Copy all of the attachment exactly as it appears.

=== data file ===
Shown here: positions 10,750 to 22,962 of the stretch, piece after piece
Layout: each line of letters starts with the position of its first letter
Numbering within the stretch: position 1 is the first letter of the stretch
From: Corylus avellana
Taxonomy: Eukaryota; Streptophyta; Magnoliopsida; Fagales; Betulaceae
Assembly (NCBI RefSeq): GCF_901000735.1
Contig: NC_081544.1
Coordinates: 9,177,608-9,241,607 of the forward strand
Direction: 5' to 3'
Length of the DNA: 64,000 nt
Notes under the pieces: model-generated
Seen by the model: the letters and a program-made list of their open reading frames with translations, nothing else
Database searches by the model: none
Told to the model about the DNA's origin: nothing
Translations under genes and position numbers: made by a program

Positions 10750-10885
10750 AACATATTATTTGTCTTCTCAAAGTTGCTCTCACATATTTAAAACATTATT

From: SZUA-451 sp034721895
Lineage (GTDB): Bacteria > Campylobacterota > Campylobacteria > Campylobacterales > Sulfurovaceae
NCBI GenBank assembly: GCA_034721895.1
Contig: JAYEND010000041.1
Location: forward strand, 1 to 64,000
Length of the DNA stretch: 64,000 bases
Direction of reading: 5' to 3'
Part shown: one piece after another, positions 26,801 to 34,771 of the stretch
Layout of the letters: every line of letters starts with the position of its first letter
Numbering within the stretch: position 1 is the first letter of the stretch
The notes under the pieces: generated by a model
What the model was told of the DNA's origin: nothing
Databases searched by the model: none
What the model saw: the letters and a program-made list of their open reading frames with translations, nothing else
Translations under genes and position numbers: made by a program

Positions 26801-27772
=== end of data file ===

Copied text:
Shown here: positions 10,750 to 22,962 of the stretch, piece after piece
Layout: each line of letters starts with the position of its first letter
Numbering within the stretch: position 1 is the first letter of the stretch
From: Corylus avellana
Taxonomy: Eukaryota; Streptophyta; Magnoliopsida; Fagales; Betulaceae
Assembly (NCBI RefSeq): GCF_901000735.1
Contig: NC_081544.1
Coordinates: 9,177,608-9,241,607 of the forward strand
Direction: 5' to 3'
Length of the DNA: 64,000 nt
Notes under the pieces: model-generated
Seen by the model: the letters and a program-made list of their open reading frames with translations, nothing else
Database searches by the model: none
Told to the model about the DNA's origin: nothing
Translations under genes and position numbers: made by a program

Positions 10750-10885
10750 AACATATTATTTGTCTTCTCAAAGTTGCTCTCACATATTTAAAACATTATT

From: SZUA-451 sp034721895
Lineage (GTDB): Bacteria > Campylobacterota > Campylobacteria > Campylobacterales > Sulfurovaceae
NCBI GenBank assembly: GCA_034721895.1
Contig: JAYEND010000041.1
Location: forward strand, 1 to 64,000
Length of the DNA stretch: 64,000 bases
Direction of reading: 5' to 3'
Part shown: one piece after another, positions 26,801 to 34,771 of the stretch
Layout of the letters: every line of letters starts with the position of its first letter
Numbering within the stretch: position 1 is the first letter of the stretch
The notes under the pieces: generated by a model
What the model was told of the DNA's origin: nothing
Databases searched by the model: none
What the model saw: the letters and a program-made list of their open reading frames with translations, nothing else
Translations under genes and position numbers: made by a program

Positions 26801-27772